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Why the carmaker in front is cutting back

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Good news: global car capacity is being cut by 700,000 vehicles. Bad news: the company doing the cutting is the world’s most efficient manufacturer, Toyota.

Across the world, governments are pledging money to keep local plants open, mostly plants which have no long-term future, and which are far less efficient than the production line in Japan that Toyota is closing.

Welcome to the crazy economics of carmaking. According to CSM Worldwide, a consultancy, the world is capable of making about 94 million cars and trucks a year. In 2008, calculates OICA, an international carmaking trade body, global sales of vehicles were just over 70 million. This year may not reach 60 million, after the end of borrow-and-spend in the economies of the west.

In essence, the world is capable of making three cars for every two buyers. No wonder so few manufacturers can make money. Sergio Marchionne, responsible for the “near miraculous” revival of Fiat, believes that 5.5 million cars is the minimum output needed to make money, since it costs 500 million euros to develop a new model.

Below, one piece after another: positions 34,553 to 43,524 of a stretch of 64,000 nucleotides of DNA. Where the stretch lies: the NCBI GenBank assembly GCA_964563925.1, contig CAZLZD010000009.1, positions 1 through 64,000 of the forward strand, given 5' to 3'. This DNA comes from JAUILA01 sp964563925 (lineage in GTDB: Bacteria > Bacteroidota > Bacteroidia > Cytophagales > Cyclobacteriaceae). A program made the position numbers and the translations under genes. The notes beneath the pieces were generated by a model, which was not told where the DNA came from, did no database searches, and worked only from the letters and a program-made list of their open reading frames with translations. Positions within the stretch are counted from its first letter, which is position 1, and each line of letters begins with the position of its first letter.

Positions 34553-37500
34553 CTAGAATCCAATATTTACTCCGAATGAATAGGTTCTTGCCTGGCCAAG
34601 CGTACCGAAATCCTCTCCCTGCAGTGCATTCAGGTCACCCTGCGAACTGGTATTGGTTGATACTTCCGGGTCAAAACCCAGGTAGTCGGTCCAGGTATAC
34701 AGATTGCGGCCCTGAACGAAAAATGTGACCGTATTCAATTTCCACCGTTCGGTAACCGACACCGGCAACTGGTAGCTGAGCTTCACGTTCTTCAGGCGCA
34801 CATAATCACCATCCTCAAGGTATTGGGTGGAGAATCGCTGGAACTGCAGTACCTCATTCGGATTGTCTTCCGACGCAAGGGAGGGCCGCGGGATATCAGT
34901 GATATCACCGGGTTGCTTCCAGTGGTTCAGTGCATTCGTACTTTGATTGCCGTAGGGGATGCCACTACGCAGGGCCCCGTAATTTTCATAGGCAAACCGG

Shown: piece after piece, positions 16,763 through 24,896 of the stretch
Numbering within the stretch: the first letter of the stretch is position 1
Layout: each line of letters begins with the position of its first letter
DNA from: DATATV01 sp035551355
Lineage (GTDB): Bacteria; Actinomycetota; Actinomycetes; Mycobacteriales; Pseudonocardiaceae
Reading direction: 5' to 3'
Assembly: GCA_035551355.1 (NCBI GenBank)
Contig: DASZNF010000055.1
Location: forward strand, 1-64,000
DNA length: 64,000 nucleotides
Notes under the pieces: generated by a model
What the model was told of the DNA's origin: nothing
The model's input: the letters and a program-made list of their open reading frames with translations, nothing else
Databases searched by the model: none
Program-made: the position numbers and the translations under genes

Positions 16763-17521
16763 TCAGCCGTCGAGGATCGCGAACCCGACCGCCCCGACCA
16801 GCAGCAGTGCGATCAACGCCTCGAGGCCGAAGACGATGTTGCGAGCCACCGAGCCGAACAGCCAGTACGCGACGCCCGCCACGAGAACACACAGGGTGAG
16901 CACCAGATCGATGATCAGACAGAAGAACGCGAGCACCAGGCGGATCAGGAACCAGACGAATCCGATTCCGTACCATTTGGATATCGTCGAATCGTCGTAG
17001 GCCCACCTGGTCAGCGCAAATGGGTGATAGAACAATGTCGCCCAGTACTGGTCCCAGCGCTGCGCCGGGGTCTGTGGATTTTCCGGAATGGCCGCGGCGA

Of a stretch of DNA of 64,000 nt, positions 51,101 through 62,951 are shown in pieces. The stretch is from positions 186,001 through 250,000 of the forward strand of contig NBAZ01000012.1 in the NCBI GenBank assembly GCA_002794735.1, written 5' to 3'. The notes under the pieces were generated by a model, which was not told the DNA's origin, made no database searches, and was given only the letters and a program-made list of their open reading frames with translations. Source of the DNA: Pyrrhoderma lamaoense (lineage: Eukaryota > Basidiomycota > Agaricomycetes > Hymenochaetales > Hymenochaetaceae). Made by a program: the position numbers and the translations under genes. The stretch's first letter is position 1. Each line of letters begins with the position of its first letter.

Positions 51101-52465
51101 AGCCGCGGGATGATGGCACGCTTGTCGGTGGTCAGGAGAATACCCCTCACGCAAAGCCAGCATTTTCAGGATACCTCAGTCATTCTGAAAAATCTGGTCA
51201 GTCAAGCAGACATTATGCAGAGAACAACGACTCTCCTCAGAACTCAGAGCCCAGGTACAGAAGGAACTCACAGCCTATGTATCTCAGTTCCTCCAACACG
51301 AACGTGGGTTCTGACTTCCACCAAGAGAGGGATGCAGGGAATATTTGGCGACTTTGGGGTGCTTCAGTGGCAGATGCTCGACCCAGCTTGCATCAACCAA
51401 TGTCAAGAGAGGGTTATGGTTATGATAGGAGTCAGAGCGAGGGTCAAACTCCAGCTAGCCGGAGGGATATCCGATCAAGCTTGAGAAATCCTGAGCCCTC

Driving a hard bargain on GM’s Opel

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OPEL-RHJ/John Smith, General Motors’ chief negotiator on the sale of Opel, deserves a medal. But he certainly won’t be getting one from German Chancellor Angela Merkel.

Magna says it has reached an agreement in principle to buy a controlling stake in GM’s European unit. However, GM says it is going to think about the revised offer from the Canadian auto parts maker. It wants more details of the government financing package on offer before it can make up its mind.

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